Cooperation in occupational safety and health matters - Yleistä

 

General information on topic

The parties involved in the cooperation are the employer and the individuals they employ. The employer is represented by an occupational safety and health manager, and employees choose a number of occupational safety and health representatives from among themselves.

Employers and employees must work together to maintain and improve occupational safety in the workplace. The system of cooperation is based on the Finnish Act on Occupational Safety and Health Enforcement and Cooperation on Occupational Safety and Health at Workplaces, which lays down the roles of occupational safety and health personnel, the issues to be addressed by the occupational safety and health organisation, and the way in which cooperation in occupational safety and health matters is to be arranged in the workplace. The Occupational Safety and Health Act and the Occupational Health Care Act also contain special provisions on issues to be addressed by the occupational safety and health organisation.

Other arrangements can also be made to provide for cooperation in occupational safety and health matters. The Act on Occupational Safety and Health Enforcement and Cooperation on Occupational Safety and Health at Workplaces specifies the issues that can be addressed in trade unions’ national agreements and the issues that can be agreed locally.

Employer-led cooperation in occupational safety and health matters

It is the employer’s duty to initiate cooperation in occupational safety and health matters. The employer is also responsible for setting up the occupational safety and health organisation, choosing its procedures and ensuring its access to adequate resources.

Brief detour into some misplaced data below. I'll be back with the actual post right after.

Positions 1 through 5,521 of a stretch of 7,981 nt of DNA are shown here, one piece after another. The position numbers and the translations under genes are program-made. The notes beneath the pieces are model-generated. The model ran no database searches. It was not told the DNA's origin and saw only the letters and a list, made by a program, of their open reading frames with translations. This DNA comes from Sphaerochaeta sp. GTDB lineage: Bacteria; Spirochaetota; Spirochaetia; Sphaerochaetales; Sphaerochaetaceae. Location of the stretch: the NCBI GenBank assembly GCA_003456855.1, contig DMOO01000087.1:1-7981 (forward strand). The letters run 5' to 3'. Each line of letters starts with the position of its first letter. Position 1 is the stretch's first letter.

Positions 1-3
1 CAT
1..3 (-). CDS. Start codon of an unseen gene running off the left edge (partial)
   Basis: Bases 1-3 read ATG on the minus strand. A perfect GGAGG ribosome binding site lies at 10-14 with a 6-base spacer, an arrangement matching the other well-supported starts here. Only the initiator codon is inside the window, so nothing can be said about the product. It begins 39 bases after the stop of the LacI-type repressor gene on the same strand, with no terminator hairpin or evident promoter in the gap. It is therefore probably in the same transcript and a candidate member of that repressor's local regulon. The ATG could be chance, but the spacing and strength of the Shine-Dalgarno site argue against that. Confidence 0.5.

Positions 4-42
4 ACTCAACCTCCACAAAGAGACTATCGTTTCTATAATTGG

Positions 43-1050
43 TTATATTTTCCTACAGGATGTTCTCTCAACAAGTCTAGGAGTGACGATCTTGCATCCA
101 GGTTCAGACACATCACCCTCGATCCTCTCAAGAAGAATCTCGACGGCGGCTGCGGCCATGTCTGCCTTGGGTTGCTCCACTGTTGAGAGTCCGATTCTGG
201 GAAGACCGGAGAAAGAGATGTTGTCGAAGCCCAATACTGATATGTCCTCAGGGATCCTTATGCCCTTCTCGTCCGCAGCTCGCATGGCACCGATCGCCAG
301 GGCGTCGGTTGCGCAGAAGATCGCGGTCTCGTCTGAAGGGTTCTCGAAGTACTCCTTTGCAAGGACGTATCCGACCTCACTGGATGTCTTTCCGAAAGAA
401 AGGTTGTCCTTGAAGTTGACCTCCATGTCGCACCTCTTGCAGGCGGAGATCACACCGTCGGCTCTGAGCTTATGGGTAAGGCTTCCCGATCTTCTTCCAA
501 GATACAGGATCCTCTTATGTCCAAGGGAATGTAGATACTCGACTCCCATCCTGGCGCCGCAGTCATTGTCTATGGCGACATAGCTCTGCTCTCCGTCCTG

The occupational safety and health organisation must cover all issues that can have an impact on employees’ safety, health or work ability. Employees must have a genuine opportunity to influence occupational safety in their workplace. The occupational safety and health organisation is also responsible for following up on the progress of agreed actions and monitoring their impacts.

Promotion of occupational safety and health in shared workplaces

Shared workplaces are workspaces shared by employees of several different employers and independent contractors. Provisions on cooperation in occupational safety and health matters in shared workplaces are laid down in the Act on Occupational Safety and Health Enforcement and Cooperation on Occupational Safety and Health at Workplaces and in the Occupational Safety and Health Act.

Cooperation in occupational safety and health matters - Työntekijälle

 

Instructions for employee

Employees can choose an occupational safety and health representative and up to two deputy representatives as their own representatives in occupational safety cooperation. All workplaces with more than 10 employees must, by law, have an occupational safety and health representative. It is the employer’s duty to initiate the election proceedings. All employees can stand in the election for an occupational safety and health representative.

The applicable collective agreement can contain more detailed provisions on the practical aspects of cooperation in occupational safety and health matters.